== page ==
GS: Oh, my goodness, no! I’m not at all comfortable with my position. Over the last several years, I’ve not attended a dinner party where the conversation didn’t, at some point, turn to politics. Listening carefully, it’s soon apparent that most folks are political experts. And an expert, in my view, is someone who is just THREE questions away from “I don’t know.” And I include myself here. That is precisely what stirs my interest in this seminar.
Most political thought is built on some fundamental belief about human nature. I’m a card-carrying humanist. And so my hope is to spend a bit of quality time in discussion with a group of thoughtful folks who want to understand — understand, not just know about — the foundational ideas and beliefs about conservative thought. This can’t but help me better understand more about myself and our perplexing species.
MB: John, you encourage potential participants “keep in mind that so often the opposite of conservative is not liberal … but radical.” Would you say a bit more about what you mean?
JR: I do not see liberal as the polar opposite of conservative since there is much the two schools of thought have in common. It’s as if the two sides are afraid to admit they believe in many of the same things (just not always at the same time and perhaps not for the same reasons). Conservatives and liberals both should be suspicious of unchecked, concentrated power, value individual liberty and freedom of choice, respect the rule of law, etc. “True” conservatives have often been extremely sensitive to the radicalization of societies, whether it is the French Reign of Terror or the rise of Fascism. Opposition to radicalism goes much deeper than policy differences conservatives may have with liberals…or at least, it did at one time.
MB: As I prepared the questions, I was surprised by the consistent historical conflict between freedom and conservatism. Scruton writes that for conservatives, “the value of individual liberty is not absolute, but stands subject to…the authority of established government.” In contemporary American society, an absolutist sense of individual freedom seems to be a major value of conservative thought. Is this a change in conservatism, shifting ideas about what freedom is, or maybe a bit of both?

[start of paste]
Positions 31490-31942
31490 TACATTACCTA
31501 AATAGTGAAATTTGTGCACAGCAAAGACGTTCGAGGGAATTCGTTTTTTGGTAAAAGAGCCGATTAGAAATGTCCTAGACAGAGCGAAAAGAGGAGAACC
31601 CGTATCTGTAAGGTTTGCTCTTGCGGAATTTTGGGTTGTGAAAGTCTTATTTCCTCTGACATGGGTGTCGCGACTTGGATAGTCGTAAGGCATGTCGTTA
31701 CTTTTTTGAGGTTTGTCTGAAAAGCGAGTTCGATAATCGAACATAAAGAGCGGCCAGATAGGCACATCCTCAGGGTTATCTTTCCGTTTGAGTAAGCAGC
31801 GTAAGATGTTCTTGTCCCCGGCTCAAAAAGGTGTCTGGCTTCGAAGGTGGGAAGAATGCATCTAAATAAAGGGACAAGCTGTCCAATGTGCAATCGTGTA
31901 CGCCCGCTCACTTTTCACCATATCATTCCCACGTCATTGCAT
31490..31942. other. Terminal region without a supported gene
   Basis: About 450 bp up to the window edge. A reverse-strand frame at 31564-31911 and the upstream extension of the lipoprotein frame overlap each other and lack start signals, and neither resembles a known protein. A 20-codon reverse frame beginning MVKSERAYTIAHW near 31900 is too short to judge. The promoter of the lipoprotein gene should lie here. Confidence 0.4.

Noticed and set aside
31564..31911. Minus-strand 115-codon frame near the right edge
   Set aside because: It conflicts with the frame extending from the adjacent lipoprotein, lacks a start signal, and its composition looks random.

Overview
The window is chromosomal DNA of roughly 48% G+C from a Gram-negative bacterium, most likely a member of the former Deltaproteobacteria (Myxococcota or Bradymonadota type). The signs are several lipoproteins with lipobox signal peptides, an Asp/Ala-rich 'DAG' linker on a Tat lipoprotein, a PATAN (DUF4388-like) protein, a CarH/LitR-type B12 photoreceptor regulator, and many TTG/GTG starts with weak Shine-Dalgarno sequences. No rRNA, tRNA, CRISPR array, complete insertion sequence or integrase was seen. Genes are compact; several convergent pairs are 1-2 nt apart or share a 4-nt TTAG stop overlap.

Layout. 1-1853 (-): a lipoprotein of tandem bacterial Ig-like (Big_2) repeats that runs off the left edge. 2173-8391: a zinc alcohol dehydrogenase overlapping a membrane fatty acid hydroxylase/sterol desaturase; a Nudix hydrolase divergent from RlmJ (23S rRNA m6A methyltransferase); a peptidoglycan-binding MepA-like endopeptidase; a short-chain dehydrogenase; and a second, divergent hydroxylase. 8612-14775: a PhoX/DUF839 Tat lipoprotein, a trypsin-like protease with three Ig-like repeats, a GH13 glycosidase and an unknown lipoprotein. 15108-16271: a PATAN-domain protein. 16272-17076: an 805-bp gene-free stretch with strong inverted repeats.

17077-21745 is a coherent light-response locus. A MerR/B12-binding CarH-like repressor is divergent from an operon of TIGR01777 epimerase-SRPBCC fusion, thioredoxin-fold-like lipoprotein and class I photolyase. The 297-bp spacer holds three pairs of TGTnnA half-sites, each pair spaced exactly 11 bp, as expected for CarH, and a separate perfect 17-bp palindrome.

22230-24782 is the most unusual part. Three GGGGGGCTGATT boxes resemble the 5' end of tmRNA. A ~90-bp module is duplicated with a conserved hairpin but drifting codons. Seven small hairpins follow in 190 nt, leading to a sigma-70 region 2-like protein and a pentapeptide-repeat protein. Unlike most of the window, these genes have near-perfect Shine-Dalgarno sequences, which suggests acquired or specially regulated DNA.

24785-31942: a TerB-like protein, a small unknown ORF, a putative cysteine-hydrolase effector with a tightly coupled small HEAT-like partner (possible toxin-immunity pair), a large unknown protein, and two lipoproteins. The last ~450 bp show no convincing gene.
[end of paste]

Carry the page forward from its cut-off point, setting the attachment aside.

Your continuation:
JR: Hard to name a bigger change in conservatism than the one you describe here. Seventy-five years ago the idea that we could be patriotic without making any personal sacrifice to our country would have been a foreign concept to a traditionalist. But the continued rise of laissez-faire economics, the decline of geopolitical adversaries and the expansion of civil liberties mean that people have been granted a great amount of discretion over their own lives. The idea of maximizing individual freedom and prosperity has always been part of the American Dream and is comfortably situated within conservative thought, but pursuing it to the exclusion of any meaningful allegiance to established government is a significant transformation.
Thank you, Gary and John. We are very much looking forward to what promises to be a spirited discussion. The seminar is open for registration; there is still ample time to sign up. I can say from experience that a seminar with John and Gary is always a superlative thing.